The digital transformation of the UAE towards a cashless economy has endless possibilities, along with many challenges. Any technological expansion and the financial institution adopting them will require thorough quality validation. Quality Assurance is the key to obtaining enterprise applications that are high on features & functionalities, performance, and security.

Will this transition be a complicated process?

The country has more than it takes for fast adoption towards digital transformation. However, trying to match the pace of digital transformation will require expert quality support. Often to catch up with the speed, organizations tend to compromise the quality. Lack of time, budget, resources, and infrastructure becomes a major concern and should not be an obstacle for organizations towards their rapid digital transformation journey.

The highlights of the digital transformation are,

  • Time: The companies have many digital transformation goals to achieve in a short time. Is the organization prepared to achieve the objectives within this stipulated time? The organizations have a minimum application rollout time, and the target is to achieve optimum quality in less time.
  • Budget: The digital transformation projects require hiring people with technical expertise and setting up adequate infrastructure. This means if organizations have budget restrictions or if they have the risk of going over budget, the projects may fail to take off. Can organizations put their digital transformation goals on the back burner?
  • Resources: Digital transformation projects require skilled resources with a sound technical background. If organizations do not wish to outsource the project and set up a technical team in-house, they might want to hire the right people for the project. It will require time and money to arrange everything. Do the organizations have the required time and money to hire the right resources, or they can outsource it to a skilled organization?
  • Infrastructure: Not all organizations have adequate infrastructure. Lack of knowledge, time, and budget might restrict the organizations to build adequate infrastructure. Will the organizations still want to invest in the infrastructure or can get the same amount of work done at half of the cost and in less time?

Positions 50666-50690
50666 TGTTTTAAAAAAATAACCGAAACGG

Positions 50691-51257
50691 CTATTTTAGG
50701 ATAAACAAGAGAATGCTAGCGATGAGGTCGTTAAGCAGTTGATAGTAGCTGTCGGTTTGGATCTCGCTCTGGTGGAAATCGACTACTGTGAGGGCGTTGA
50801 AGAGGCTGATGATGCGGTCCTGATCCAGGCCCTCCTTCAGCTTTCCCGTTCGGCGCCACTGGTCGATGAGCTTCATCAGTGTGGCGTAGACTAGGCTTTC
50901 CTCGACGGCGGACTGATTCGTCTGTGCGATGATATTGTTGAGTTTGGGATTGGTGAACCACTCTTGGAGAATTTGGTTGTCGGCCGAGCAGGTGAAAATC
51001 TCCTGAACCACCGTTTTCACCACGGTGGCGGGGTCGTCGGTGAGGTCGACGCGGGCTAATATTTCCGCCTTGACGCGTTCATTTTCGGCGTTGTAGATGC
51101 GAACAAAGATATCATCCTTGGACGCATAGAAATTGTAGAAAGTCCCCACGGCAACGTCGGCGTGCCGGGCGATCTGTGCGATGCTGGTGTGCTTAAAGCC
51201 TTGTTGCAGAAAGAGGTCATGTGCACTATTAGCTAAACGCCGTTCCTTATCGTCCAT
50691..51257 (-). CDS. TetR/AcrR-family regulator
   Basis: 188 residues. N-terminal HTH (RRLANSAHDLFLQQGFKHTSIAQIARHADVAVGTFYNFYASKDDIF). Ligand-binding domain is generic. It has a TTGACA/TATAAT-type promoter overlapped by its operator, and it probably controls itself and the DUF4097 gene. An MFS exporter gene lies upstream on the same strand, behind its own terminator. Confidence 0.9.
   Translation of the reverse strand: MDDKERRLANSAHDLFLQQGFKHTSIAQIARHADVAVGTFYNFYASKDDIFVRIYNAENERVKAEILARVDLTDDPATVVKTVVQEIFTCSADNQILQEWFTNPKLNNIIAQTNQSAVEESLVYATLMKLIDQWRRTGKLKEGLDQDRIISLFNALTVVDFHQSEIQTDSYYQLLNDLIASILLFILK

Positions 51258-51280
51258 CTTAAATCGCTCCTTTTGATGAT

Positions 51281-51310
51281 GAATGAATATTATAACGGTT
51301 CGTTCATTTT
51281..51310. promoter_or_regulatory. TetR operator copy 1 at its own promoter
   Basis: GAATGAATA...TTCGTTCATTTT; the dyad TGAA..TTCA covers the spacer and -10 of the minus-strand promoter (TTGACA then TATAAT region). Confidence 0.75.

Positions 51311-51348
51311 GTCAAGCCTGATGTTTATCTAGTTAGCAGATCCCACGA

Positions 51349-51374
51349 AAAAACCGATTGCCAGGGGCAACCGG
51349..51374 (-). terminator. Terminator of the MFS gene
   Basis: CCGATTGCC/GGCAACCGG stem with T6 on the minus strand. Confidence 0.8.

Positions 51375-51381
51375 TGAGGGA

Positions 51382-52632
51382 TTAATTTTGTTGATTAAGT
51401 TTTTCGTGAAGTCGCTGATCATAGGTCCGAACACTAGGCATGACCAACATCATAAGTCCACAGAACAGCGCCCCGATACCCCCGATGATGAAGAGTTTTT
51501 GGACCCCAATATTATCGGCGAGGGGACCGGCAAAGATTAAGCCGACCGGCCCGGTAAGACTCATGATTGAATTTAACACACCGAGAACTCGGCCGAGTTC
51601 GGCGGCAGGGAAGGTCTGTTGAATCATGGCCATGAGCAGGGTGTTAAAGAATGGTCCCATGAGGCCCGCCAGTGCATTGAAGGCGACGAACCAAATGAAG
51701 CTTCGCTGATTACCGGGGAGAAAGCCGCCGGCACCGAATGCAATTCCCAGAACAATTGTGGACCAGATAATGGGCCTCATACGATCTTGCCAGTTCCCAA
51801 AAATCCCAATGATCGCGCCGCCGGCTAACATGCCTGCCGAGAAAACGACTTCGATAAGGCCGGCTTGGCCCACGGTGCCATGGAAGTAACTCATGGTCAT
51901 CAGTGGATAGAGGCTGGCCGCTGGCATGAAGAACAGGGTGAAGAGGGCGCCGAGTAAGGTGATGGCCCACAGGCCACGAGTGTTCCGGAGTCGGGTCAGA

How can organizations ensure the success of their digital transformation project?

Organizations can formulate an adequate strategy for digital transformation projects. In-house or outsourced, either way, is perfect if the right strategy and design are implemented for your digital transformation projects.

Yethi is the fastest-growing pure-play quality assurance partner for banks and financial institutions. We have executed over 200+ digital transformation projects specific to payment systems and processes, including Book Transfer, LCY Gross Settlement, High-Value Payment, Cross Border (SWIFT), Regional Cross Border, Direct Debit, Low-Value Instant Payments (24×7 hours), Message Formats: SWIFT, ISO 20022 or Proprietary, External Networks: Local Country Cleaning, ATM / POS Transactions, Wallets, Card Payments and more. We have tested payment systems and CBS through 15 channels and tracked their impact on CBS platforms.

We have executed testing and test automation based on our onsite and remote models. Remote testing models turned out to be a one-stop solution during the pandemic because of travel restrictions. We utilised our expertise, experience, skill, and technology to ensure the execution of the quality project without any delays or issues. Our experienced QA engineers and analysts have completed and delivered projects within strict deadlines.

Our robotic codeless test automation platform is an intuitive plug-and-play solution. Tenjin suite of test automation handles the end-to-end test management cycle of all major payment platforms. It offers process-driven, risk-based testing of core payment platforms. Our library of over 1 million used case scenarios is in-built and ready to implement with the test cases to reduce the time required for test cycles by up to 85%.

Furthermore, our tool is equipped with a smart selection of test cases that suggest the ideal use cases, allowing you to be twice more efficient in managing test time and further reducing the testing time by up to 95%. We have lived up to our customer’s expectations in terms of reducing the manual effort, cost, and time that is required for the test to speed up the time to market.

Our payment testing expertise includes functional, interface, performance, and security testing. We have executed payment API testing from different channels to middleware and switches, meeting the frequent government rollouts. Our end-to-end process testing includes customer onboarding, customer authentication (pin, biometrics, and token), payment initiation, multi-level authorisation, payment processing, and enquiry and statement processing.